“How long have you been in England?”

  “Five months,” she said.

  As we drove back to school I took stock of everything. I realised just how lucky I was.

  When I got home, and whilst Rosencrantz was in the living room watching Noddy’s Adventures In Toyland, I told Daniel what had transpired at school.

  “I’ll knock his bloody block off! What a twat!” said Daniel, reaching for his coat on the back of his chair.

  “Yes, thank you. That will solve all our problems, you punching my boss.”

  “I’m not having him blackmailing my wife!” he said, pulling on his coat.

  “This is how men run the world.” I rolled my eyes. “Smacking each other about because they don’t like what they hear.”

  “Where does he live?”

  “High Barnet.”

  “Oh,” said Daniel, looking at the heavy snow falling outside the kitchen window.

  “Oh! The romance,” I said. “No, Marika is right, I should just sell him the toy at a profit.”

  “That’s giving in!”

  “Don’t you worry, I’ll find a way to get back at him.”

  “But what about Rosencrantz? He’s desperate for Tracy Island. It’s the only thing he wants for Christmas,” said Daniel.

  On cue Rosencrantz came bursting into the kitchen.

  “Mummy! Daddy! Can I have a Bumpy Dog for Christmas?” he asked breathlessly.

  “A Bumpy Dog?” I said.

  “Yes, like the one Noddy has got. He’s white and small and a bit bumpy, but I could train him!”

  Daniel looked at me.

  “Pleeeeeease Mummy and Daddy, can I have a Bumpy Dog for Christmas?” he said, jiggling on the spot in anticipation.

  “What about Tracy Island?” asked Daniel.

  Rosencrantz screwed up his face in concentration and put his hand down the front of his trousers.

  “You don’t need to fiddle with yourself,” I said.

  “Sorry, Mummy, it helps me think. Daddy does it too.”

  “No I don’t,” said Daniel quickly.

  “I think,” said Rosencrantz, “that forty-three percent of me wants a Tracy Island, but a massive four hundred percent of me wants a Bumpy Dog.”

  “But you’ve already written to Father Christmas,” Daniel reminded him. “Ow!” he added as I kicked him under the table.

  “The secretary at my school knows everyone’s number. What if I got her to fax the North Pole, saying you’ve changed your mind and you want a Bumpy Dog?” I suggested.

  “Does Father Christmas have a fax machine?” wondered Daniel.

  “YES, he does,” I said, rounding on him. “He’s got flying reindeer, so it goes without saying he’s got a fax machine.”

  Rosencrantz was looking at us seriously. “So you can ask her, on tomorrow, if she can fax Father Christmas so he can get me a Bumpy Dog?”

  “Yes,” I said.

  “Not too bumpy though, Mummy. I wouldn’t want it to knock Nan over.”

  “Of course,” I said.

  Rosencrantz seemed satisfied and went back to the living room.

  “So as well as not giving him Tracy Island, we’re now promising him a dog?” said Daniel.

  We were quiet for a moment; Daniel put his hand down his trousers deep in thought.

  “Not you too! Leave it alone!” I snapped.

  Thursday 17th December

  I got to school early this morning and asked to see The Ripper in his office. Miss Marks showed me through. He was eating Rice Krispies at his desk with a huge napkin tucked into the collar of his shirt.

  “Ah, Mrs Pinchard,” he said, wiping his mouth and indicating the seat opposite.

  I sat and waited for Miss Marks to bugger off. When she’d gone, I took Tracy Island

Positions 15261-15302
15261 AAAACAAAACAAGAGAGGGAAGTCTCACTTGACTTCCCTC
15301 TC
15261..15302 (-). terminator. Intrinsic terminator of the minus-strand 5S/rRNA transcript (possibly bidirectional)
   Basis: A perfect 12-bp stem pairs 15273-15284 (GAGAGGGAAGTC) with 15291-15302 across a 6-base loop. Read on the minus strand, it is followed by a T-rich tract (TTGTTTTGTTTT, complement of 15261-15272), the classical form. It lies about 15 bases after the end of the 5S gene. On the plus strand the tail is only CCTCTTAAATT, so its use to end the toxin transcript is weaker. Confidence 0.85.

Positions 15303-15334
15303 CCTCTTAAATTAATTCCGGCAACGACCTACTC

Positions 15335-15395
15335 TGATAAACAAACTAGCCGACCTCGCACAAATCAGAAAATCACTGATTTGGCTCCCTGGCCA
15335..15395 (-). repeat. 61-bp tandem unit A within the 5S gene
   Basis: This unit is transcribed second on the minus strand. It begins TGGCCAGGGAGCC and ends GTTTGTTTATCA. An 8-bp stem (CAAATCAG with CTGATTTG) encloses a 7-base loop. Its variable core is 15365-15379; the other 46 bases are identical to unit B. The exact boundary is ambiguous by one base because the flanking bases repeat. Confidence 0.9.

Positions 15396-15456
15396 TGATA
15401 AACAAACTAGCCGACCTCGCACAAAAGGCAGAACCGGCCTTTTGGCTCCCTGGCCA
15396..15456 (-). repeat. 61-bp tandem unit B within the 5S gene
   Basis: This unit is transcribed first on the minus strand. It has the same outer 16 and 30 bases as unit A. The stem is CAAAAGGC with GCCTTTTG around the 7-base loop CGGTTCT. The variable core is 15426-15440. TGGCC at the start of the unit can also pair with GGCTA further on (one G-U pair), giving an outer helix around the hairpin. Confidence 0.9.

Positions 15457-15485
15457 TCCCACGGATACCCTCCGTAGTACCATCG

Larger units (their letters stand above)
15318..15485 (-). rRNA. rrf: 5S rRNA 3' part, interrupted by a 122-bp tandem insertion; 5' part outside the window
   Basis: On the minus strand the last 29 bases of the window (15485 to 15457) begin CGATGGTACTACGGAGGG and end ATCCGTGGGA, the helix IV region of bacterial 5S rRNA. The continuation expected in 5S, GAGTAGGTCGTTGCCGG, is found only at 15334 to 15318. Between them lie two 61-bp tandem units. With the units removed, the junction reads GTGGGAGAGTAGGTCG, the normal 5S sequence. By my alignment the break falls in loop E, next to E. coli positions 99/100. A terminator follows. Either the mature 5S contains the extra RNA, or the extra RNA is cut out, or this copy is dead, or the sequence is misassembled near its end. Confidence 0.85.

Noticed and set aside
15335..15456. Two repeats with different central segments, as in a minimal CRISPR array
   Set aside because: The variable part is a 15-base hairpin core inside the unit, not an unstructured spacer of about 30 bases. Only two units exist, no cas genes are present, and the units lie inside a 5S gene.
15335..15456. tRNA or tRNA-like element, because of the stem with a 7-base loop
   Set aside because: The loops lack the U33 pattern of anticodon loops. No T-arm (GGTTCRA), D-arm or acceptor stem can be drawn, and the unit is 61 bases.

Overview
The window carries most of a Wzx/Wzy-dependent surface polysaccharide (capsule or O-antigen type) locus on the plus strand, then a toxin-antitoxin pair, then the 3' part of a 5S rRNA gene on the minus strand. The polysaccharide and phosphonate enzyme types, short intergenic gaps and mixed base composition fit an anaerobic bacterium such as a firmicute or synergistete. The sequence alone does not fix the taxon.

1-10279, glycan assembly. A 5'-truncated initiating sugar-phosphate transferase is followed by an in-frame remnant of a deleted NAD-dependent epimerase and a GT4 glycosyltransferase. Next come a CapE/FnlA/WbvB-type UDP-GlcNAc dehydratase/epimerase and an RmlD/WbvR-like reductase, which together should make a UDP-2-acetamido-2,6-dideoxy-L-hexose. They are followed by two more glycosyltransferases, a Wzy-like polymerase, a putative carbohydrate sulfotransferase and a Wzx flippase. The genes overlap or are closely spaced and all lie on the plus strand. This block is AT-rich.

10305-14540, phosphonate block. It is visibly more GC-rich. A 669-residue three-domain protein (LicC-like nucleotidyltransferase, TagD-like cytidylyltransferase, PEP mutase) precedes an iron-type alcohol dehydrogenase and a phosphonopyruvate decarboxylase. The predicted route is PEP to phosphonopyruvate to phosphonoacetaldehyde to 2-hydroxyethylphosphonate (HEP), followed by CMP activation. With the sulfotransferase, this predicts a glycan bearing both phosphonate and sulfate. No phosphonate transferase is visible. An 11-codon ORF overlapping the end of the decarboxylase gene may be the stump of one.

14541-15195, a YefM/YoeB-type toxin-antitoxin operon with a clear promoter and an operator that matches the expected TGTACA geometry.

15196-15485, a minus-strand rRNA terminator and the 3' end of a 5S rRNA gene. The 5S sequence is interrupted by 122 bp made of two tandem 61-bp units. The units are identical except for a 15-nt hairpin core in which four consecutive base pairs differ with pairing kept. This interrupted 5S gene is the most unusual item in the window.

out of a carrier bag, and placed it carefully on the desk in front of him.

  A hush seemed to descend on the room, broken by the occasional snap, crackle, and pop from his cereal.

  He pushed the bowl to one side and pulled out a pair of reading glasses. He polished them slowly, then popped them on and began to peer at the box, turning it over. A clock ticked loudly. I felt like I was on the Antiques Roadshow and he was going to tell me what a marvellous find it was.

  “I’m selling it to you for a hundred pounds,” I said.

  Daniel and I had agreed that The Ripper was on a good salary and the bastard could at least cover all of our Christmas booze, plus crackers and a new set of fairy lights.

  “And that’s what you paid for it, Mrs Pinchard? Tracy Island retails at £34.99,” said The Ripper, looking at me over the top of his glasses.

  “You saw the people at the back of that van, Headmaster. The wild-eyed hysteria. The closer we get to Christmas, the more valuable these become,” I said.

  “So it will cost me almost three times as much?”

  “Yes, and during January I won’t be doing playground duty either.”

  He raised his eyebrows and sat back.

  “Are you in a position to negotiate?” he said.

  I noticed beside his phone there was a picture of The Ripper with his family. His wife was small and quite ferocious-looking. His son had an unfortunate mix of their genes. I went to pick up the box. He put his hand on mine.

  “No, hang on, I’m sure something can be arranged,” he said. I shivered and pulled my hand away.

  I left his office with five crisp twenty-pound notes and a promise I wouldn’t have to stand in the cold during January blowing a whistle. I ran to the toilets and thought I was going to be sick. My heart was pounding. That man terrified me. I ran the tap and splashed cold water on my face. I felt complete despair at losing Rosencrantz’s Christmas present, but I would keep my job.

  Right now, if I could get away with it, I could have quite happily killed The Ripper.

  Friday 18th December

  The kids were unbearable at school today, and who could blame them? Christmas was now tantalisingly close. I couldn’t believe we had to come back next week on Monday and Tuesday before the Christmas holidays began.